Q: What are the biggest challenges right now with regard to the funding of intermodal infrastructure?
Uremovich: There are several. In the eastern part of the U.S. rail network, specifically on the Norfolk Southern and CSX, there are a number of areas that aren't yet cleared for double-stack. Both railroads have aggressive programs to do that. The Norfolk Southern effort is called the Heartland Corridor. CSX's is the National Gateway program. They're investing significant amounts of money and infrastructure, both in terminals and double-stack rail clearances. But you always have the "last-10-mile" problem. And that tends to be a highway infrastructure issue. It's all wrapped up in the national infrastructure problem relative to highway congestion, particularly in major cities. Those problems are going to require addressing. There were some congressional hearings on this very subject within the last month or so.
Q: Independent of the local trucking issue, the ports of Los Angeles and Long Beach are attempting to install a per-container fee that would help pay for infrastructure improvements. How do you feel about the imposition of this kind of local fee in order to achieve such a goal?
Uremovich: Infrastructure improvements have to be paid for. The difficulty is always the fact that the politicians seem to hide behind the imposition of these kinds of fees. They assess the fees, and then they use the money for something else. We've seen that over and over again in various federal trusts, as well as with local infrastructure fees. California is particularly notable for this; it just continues to assess one fee after another. Obviously, at some point it affects the state's competitiveness. From an individual company's point of view, it doesn't mean as much because everybody has to pay it-we're all going to pass it through. I don't know why politicians seem to believe that fees don't get paid by their own constituents, because ultimately they do. They think they impose them on companies, but they really impose them on consumers.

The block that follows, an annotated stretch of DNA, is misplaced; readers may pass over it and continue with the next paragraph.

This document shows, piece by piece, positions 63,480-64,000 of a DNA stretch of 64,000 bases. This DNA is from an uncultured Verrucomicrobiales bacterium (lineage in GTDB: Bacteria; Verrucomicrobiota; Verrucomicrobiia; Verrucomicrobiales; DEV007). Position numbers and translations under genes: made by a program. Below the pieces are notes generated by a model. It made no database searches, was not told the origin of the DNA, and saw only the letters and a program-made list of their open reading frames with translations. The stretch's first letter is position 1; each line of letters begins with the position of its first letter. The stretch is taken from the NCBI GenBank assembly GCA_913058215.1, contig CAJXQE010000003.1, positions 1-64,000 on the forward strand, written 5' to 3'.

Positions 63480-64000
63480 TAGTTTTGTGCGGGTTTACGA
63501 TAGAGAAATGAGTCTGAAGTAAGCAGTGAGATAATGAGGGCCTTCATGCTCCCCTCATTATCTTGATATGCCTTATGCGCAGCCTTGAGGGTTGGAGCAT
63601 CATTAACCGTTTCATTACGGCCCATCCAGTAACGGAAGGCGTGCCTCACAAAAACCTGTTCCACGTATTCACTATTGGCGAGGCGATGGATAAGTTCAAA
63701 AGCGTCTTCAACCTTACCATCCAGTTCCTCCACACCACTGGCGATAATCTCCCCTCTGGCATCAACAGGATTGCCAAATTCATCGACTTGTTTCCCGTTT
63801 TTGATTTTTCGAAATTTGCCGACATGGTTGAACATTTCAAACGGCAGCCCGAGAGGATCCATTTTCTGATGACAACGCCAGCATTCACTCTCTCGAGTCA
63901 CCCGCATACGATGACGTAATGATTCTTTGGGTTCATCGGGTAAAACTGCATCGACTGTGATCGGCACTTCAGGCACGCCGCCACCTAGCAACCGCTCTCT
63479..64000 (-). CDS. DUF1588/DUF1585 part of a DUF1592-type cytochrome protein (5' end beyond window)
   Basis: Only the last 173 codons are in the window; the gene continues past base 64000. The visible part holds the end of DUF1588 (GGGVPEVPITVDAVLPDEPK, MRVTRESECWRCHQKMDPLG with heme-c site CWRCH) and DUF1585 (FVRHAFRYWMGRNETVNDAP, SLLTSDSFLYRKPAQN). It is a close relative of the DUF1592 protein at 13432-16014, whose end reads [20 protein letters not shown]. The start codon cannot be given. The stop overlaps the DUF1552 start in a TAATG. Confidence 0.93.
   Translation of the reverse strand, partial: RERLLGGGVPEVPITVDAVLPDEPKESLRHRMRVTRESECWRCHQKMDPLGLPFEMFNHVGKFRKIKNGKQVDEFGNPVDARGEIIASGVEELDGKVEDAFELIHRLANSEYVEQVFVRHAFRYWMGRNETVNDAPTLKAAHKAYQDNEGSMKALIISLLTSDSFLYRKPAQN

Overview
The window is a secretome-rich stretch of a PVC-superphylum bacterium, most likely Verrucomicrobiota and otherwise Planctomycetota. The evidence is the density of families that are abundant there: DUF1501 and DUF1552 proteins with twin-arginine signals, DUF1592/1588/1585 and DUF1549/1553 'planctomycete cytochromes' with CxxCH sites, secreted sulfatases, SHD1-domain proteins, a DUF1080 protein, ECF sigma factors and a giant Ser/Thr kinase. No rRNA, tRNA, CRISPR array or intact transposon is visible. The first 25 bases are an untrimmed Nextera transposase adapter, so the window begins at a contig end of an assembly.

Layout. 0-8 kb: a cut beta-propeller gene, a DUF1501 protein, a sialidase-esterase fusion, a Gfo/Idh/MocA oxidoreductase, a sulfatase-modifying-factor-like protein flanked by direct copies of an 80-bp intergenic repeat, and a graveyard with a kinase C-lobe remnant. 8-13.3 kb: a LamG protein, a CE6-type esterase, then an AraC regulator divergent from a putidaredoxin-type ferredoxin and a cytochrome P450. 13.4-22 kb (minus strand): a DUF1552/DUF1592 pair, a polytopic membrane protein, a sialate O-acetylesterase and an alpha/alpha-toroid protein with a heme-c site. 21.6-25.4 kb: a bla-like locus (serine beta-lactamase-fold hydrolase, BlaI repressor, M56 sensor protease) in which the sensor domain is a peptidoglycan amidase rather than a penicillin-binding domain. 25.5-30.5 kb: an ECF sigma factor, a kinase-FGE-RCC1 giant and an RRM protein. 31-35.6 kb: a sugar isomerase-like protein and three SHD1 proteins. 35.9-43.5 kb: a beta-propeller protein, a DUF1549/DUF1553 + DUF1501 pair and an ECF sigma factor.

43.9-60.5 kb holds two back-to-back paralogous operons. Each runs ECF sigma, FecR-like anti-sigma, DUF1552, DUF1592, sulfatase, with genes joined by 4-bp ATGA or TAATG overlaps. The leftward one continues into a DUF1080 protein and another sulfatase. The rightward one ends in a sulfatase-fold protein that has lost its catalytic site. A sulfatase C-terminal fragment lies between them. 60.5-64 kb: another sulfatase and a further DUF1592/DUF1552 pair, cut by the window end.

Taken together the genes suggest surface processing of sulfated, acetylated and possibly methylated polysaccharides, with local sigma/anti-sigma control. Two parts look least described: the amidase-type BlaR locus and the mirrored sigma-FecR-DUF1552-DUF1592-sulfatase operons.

Q: So the funding should come from elsewhere-either at the government level, or private-public partnerships?
Uremovich: I don't know where it needs to come from. I know that there are public-private partnerships being examined in a wide variety of areas. The CSX effort is one notable example of that. They are looking for some state and local money to improve certain kinds of infrastructure. And there are public-private partnerships in roads and tollways rapidly developing. I don't have a magic policy solution. I don't think that people in a given locale ought to have the ability to assess a fee that in effect gets paid by all U.S. importers. But that's what's going to happen if this kind of individual local thing continues.
Q: What new service initiatives have recently been introduced at Pacer?
Uremovich: We have a new arrangement with the Burlington Northern Santa Fe, which has opened up its system to our business, and we have begun to route traffic on the BNSF to certain points that we didn't serve previously. That has been one major step. It provides our customers, even in areas where we used to use the Union Pacific, with an alternative, because some prefer the BNSF and others the Union Pacific. That's been a significant step forward for us. We have made some smaller service introductions jointly, with companies like TrailerBridge in Puerto Rico. Those efforts have had modest or mixed success in the early stages. I can't tell how much of it is due to the economy, and how much to implementation. We have significantly improved our customer standings in the last 18 months, in terms of the quality of the intermodal service that we provide the end-user. The best demonstration of that is the growth that we have seen in our business as opposed to the total market. We've gained some significant share in a lot of areas.
Q: What initiatives do you have planned for the future?
Uremovich: We've been pretty public about the fact that we're going to increasingly turn our attention to the beneficial cargo owner, and continue to progress our intermodal service, because we think that's our core product for the future. Our logistics services have also significantly improved, particularly in the truck brokerage area, and we're looking to aggressively expand our brokerage and local trucking operations.
Q: In getting closer to the beneficial cargo owner, does that mean you would bypass traditional intermediaries?
Uremovich: We're going to continue to serve the intermediaries. But given some of the fundamental changes that are occurring in the business, the role of those intermediaries is changing. The business is coalescing around a different model which tends to deal more with the direct customer. We just have to recognize that change. We do a significant amount of business with intermediaries, and obviously want to continue to do that. But we also know that, given the way the railroads have been pricing, it becomes more and more difficult as an intermediary to capture that cargo.
Pacer International, www.pacerstack.com